The story of the encounter between modernism and the Nazis has always been one of irreconcilable conflict.

[Bauhaus] is celebrated today as a progressive, radical "powerhouse of modern culture", while the barbaric and crushing uniformity at the heart of Nazi ideology is condemned as its antithesis.

But the Bauhaus legacy is, in parts, darker than many of us like to imagine.


One Bauhaus student designed the gates to Buchenwald

But on a recent visit to Weimar, Weber came across an exhibition at the Neues Museum that revealed a more complex picture and a disturbing example of the way in which the Bauhaus legacy lived on in the Third Reich.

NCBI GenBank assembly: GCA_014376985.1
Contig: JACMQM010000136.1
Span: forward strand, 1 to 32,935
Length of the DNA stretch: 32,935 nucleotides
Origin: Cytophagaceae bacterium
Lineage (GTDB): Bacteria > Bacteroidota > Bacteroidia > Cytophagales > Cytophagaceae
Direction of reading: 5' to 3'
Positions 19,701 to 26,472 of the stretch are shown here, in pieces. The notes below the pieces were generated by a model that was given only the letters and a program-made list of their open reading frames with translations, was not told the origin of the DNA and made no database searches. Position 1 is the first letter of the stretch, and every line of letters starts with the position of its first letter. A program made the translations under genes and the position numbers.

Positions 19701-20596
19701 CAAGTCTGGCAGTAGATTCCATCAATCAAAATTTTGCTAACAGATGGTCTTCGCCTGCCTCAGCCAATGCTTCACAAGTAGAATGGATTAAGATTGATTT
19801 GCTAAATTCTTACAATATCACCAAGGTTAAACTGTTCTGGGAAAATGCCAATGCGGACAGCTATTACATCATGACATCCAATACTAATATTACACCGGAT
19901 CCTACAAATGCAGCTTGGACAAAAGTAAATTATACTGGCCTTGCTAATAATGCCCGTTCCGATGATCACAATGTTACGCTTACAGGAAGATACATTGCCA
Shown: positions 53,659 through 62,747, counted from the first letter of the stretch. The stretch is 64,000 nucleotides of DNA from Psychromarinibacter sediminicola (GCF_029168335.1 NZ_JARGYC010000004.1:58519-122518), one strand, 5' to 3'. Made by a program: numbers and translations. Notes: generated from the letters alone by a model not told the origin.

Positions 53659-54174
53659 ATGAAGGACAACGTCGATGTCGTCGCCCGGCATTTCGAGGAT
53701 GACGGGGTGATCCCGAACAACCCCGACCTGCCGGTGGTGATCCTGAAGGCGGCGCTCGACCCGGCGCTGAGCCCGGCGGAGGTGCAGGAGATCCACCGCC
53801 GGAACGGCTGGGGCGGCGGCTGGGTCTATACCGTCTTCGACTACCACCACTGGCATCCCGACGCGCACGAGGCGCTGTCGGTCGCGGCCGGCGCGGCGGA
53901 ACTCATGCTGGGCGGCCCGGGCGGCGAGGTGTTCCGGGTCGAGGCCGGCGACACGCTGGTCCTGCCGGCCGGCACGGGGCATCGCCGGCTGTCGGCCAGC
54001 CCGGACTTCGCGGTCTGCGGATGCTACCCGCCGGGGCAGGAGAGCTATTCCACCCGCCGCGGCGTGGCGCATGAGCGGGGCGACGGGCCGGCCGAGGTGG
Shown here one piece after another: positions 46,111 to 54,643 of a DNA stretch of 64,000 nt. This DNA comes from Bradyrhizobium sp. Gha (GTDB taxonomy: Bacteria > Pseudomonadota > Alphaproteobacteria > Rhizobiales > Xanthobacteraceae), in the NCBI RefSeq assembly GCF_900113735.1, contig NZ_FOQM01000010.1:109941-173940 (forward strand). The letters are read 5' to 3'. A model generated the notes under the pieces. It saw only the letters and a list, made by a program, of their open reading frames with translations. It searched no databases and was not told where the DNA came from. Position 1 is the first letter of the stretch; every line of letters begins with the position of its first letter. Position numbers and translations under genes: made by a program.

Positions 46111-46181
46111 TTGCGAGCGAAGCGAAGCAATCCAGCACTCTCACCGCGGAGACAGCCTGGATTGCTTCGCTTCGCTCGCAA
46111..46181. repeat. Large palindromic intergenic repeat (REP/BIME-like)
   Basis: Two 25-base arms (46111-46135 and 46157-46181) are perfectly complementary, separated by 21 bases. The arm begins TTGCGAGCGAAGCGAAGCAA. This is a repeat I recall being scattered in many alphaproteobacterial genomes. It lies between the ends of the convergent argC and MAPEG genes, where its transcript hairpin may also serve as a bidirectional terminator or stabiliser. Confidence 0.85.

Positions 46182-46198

The subject of the exhibition was Franz Ehrlich, a former Bauhaus student who was arrested as a communist by the Nazis and sent to Buchenwald.

He survived there, in part, because of his design expertise and was commissioned to design parts of the concentration camp — most confrontingly, the gates to the camp itself.


Another designed 'shower rooms' used as gas chambers

Most historians agree that Ehrlich never identified with Nazi ideology. Indeed, other Bauhaus graduates left a far more compromised legacy, according to Weber.

Fritz Ertl, for example, was a former Bauhaus student who went on to become a high-ranking architect, responsible for the expansion of Auschwitz.